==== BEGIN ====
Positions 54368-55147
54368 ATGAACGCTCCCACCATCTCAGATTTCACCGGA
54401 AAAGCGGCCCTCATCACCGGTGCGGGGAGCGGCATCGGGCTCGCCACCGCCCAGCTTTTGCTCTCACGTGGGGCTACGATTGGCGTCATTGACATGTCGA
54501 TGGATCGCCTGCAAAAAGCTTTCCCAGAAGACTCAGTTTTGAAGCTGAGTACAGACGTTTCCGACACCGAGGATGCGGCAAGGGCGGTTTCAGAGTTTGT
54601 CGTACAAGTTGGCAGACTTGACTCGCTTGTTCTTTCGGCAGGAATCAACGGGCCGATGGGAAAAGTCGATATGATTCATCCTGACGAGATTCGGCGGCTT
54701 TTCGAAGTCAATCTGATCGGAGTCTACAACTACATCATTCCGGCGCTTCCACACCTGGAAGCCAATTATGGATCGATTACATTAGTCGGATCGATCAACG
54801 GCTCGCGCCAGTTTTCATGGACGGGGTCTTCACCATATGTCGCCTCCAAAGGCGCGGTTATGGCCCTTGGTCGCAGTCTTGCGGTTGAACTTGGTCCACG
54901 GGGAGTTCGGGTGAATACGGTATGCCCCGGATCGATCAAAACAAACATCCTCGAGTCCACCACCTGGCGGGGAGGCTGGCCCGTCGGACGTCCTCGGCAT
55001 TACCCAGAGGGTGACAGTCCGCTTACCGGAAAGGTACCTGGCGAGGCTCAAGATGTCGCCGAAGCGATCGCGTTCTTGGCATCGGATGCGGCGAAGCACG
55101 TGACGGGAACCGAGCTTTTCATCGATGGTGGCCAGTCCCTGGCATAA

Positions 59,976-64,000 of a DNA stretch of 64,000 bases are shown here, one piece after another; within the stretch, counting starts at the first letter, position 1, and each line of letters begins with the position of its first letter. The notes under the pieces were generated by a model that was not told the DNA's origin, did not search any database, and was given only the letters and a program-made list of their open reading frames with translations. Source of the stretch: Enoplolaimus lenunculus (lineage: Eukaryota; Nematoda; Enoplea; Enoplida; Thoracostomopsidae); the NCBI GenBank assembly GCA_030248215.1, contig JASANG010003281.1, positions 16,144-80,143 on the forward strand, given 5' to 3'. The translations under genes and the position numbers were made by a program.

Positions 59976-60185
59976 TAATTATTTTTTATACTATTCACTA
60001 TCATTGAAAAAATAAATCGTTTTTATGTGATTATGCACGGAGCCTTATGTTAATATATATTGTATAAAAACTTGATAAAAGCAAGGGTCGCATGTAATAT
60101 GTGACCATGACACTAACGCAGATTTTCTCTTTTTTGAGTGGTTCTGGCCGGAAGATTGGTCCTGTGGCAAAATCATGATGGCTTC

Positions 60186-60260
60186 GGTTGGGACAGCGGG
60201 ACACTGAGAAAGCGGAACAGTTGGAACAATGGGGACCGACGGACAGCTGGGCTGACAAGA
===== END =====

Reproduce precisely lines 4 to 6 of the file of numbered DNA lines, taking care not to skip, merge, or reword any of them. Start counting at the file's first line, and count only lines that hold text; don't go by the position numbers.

54501 TGGATCGCCTGCAAAAAGCTTTCCCAGAAGACTCAGTTTTGAAGCTGAGTACAGACGTTTCCGACACCGAGGATGCGGCAAGGGCGGTTTCAGAGTTTGT
54601 CGTACAAGTTGGCAGACTTGACTCGCTTGTTCTTTCGGCAGGAATCAACGGGCCGATGGGAAAAGTCGATATGATTCATCCTGACGAGATTCGGCGGCTT
54701 TTCGAAGTCAATCTGATCGGAGTCTACAACTACATCATTCCGGCGCTTCCACACCTGGAAGCCAATTATGGATCGATTACATTAGTCGGATCGATCAACG